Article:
On October 21st, I posted what may sadly become a series of posts. “Apocalypse Now – Fire and Water” speculated upon the dynamic nature of our rapidly changing climate, which describes the characteristics of weather over long periods of time. The post examined climate change, the earlier, newage version: “Earth Changes” and the result of climate change, as evidenced by West Coast forest fires and East Coast hurricanes… Fire and Water.
“Fire and Water” also covered the related environmental “Trial of the Century.” Juliana v. United States is a lawsuit that is being brought by 21 young plaintiffs, accusing the federal government of causing them harm by failing to protect them from the effects of global warming. This week, a Federal judge overseeing the kids' climate change case has bowed to the strong signals from SCOTUS and even the supposed liberal 9th Circuit… granting interlocutory appeal, which means the 3-year-old case will not be going to trial for the indefinite future.
17 days after that original post, the so-called “Camp Fire” erupted in the Sierra Nevada foothills of Northern California. The wildfire grew rapidly near midday Nov. 8, consuming 10,000 acres (15.5 square miles) in about 90 minutes… charing more than 70,000 acres in a day's time. In just two weeks, the Camp Fire destroyed more structures than the state's other seven worst wildfires combined.
What was horrifically stunning was the fire's ferocious pace. It literally consumed the town of Paradise, California (pop. 27,000) in those first 14 hours. The fire has also killed nearly three times as many people as California’s historic wildfire death toll count… a record that stood for 85 years. With 850 residents of Paradise and the surrounding area still missing, the death toll will likely rise.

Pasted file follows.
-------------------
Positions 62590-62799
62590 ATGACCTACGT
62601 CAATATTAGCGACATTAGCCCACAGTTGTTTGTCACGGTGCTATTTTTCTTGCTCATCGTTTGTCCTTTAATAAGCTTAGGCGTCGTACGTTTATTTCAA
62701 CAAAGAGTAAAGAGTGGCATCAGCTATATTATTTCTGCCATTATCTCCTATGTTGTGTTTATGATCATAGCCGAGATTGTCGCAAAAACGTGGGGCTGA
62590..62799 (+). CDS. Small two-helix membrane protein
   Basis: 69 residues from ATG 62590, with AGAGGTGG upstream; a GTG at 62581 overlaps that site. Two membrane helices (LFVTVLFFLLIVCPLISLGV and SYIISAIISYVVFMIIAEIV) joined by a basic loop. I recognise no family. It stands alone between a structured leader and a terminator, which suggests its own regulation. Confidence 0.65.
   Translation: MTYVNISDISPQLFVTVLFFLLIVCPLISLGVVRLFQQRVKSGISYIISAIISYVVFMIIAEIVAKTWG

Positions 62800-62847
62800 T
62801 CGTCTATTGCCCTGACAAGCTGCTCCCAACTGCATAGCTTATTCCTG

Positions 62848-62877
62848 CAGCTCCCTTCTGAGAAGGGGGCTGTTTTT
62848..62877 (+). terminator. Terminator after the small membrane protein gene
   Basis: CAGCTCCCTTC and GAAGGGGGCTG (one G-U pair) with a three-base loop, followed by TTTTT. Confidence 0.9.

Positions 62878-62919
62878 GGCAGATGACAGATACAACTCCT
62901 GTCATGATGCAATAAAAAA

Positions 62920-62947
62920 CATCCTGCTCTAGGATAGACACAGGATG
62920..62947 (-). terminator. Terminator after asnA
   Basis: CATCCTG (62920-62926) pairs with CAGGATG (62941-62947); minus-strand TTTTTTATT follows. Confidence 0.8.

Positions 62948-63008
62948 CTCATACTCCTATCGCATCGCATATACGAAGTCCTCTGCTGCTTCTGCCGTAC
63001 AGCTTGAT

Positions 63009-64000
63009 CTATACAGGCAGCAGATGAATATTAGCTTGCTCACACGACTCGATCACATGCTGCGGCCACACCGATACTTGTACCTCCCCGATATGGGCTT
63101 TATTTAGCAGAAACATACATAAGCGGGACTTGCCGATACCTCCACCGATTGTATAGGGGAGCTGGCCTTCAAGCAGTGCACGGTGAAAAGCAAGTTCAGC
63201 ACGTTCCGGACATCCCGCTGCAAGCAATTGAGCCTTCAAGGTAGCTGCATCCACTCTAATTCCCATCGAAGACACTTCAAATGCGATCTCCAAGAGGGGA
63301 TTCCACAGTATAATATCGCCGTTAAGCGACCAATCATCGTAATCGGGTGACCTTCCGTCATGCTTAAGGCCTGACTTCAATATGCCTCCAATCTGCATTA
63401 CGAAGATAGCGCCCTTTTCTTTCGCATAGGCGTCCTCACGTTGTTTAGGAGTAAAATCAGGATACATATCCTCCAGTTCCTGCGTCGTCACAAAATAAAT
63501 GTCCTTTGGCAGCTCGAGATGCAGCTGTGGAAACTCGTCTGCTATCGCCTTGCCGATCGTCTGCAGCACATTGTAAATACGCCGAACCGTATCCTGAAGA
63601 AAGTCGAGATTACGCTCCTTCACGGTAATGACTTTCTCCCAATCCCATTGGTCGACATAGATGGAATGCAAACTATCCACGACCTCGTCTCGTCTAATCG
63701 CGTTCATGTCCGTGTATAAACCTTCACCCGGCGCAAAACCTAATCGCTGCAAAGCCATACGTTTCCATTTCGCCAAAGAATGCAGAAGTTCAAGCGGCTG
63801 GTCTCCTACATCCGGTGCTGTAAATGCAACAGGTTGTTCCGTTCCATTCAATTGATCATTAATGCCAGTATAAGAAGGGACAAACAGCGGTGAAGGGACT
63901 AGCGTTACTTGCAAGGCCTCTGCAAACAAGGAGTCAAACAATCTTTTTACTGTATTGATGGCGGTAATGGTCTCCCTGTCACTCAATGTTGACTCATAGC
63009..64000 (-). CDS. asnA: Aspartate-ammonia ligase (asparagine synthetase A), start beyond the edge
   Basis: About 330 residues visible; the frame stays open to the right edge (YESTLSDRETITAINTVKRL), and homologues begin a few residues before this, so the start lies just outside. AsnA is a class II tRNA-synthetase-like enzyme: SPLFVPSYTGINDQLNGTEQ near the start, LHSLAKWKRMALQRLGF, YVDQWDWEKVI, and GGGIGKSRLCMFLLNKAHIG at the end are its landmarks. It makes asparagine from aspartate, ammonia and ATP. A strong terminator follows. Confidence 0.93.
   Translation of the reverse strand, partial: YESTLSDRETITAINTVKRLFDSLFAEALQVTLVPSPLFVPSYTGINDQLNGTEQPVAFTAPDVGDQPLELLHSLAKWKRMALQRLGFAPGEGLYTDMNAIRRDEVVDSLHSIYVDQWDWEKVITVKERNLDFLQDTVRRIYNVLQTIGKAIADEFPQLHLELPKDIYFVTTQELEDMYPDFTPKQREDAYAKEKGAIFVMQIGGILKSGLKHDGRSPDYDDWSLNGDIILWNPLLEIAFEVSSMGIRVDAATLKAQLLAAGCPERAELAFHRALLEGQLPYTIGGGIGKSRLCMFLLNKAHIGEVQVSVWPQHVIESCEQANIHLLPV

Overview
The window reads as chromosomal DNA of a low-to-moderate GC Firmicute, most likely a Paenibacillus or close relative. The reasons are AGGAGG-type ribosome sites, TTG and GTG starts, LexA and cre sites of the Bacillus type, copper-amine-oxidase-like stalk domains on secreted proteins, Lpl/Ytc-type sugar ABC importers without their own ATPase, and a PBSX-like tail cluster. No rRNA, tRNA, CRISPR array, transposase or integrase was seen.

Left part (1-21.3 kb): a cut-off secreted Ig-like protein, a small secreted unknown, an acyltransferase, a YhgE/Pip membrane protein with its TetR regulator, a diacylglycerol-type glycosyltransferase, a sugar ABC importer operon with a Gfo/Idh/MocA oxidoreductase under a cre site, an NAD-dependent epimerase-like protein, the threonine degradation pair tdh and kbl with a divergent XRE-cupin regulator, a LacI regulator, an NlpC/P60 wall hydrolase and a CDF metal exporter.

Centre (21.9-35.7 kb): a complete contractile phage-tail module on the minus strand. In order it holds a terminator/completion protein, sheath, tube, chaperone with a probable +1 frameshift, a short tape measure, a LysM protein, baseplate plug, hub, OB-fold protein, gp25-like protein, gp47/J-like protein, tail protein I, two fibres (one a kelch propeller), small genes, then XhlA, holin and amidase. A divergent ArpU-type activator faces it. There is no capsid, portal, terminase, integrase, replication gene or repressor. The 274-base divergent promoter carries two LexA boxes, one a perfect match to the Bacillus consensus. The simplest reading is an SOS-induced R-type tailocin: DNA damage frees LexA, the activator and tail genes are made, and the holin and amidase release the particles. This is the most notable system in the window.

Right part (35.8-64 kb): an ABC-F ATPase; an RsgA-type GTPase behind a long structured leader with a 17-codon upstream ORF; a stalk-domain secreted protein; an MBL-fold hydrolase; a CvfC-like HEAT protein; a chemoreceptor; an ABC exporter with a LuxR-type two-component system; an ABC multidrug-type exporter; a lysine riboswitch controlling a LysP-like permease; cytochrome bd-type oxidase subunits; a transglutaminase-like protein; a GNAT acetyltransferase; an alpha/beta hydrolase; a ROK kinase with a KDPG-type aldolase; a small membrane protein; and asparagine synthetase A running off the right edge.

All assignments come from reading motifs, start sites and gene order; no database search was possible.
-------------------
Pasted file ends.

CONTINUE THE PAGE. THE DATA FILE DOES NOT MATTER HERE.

Shortly after the Camp Fire broke out, the Hill Fire erupted in Southern California near Thousand Oaks. And yet another, the Woolsey Fire, has burned 100,000 acres and destroyed at least 1,500 structures.
“We're seeing urban conflagrations, and that's the real phase change in recent years,” says Stephen Pyne, a wildfire expert at Arizona State University. It used to be that fires destroyed exurbs or scattered enclaves. But what's remarkable is the way they're plowing over cities, which we thought was something that had been banished a century ago.”
The consequence is fires of unprecedented, almost unimaginable scale. California cities are no longer safe from fire, and with climate change, things are only bound to get worse from here. Consider that seven of the 20 most destructive fires in state history have burned just in the last year.
“Mass shootings and mass burnings,” Pyne says... “Welcome to the new America.”
On a personal note, I have traversed the country where Paradise was once located, many times. The country between Chico, CA and Lake Tahoe is beautiful, indeed. In the autumn, easterly downdraft winds rapidly dry out vegetation, just as the famous Santa Ana winds do. The combination of strong winds and tinder-dry conditions are a recipe for disaster. As our climate dries, these conditions will only worsen.
One outcome is painfully apparent after the devastation in Paradise and Malibu… raging wildfires, demon-like in their ferocity, indiscriminately consume Working Class homes in Northern California, as well as the affluent mansions of Southern California. Like the hurricanes of the East Coast, western wildfires are climate change induced, equal-opportunity disasters.
|Fire and Water in Southern California, 2018|
Nov. 23rd Update: The Federal Government just released an enlightening new report on climate change and mankind’s impact on the environment. The 1,600-page document paints a bleak overview of the threat global warming poses in the United States, both climatically and economically.
“Earth’s climate is now changing faster than at any point in the history of modern civilization, primarily as a result of human activities,” National Climate Assessment researchers wrote in Volume II in their report on climate change... tick-tock-tick.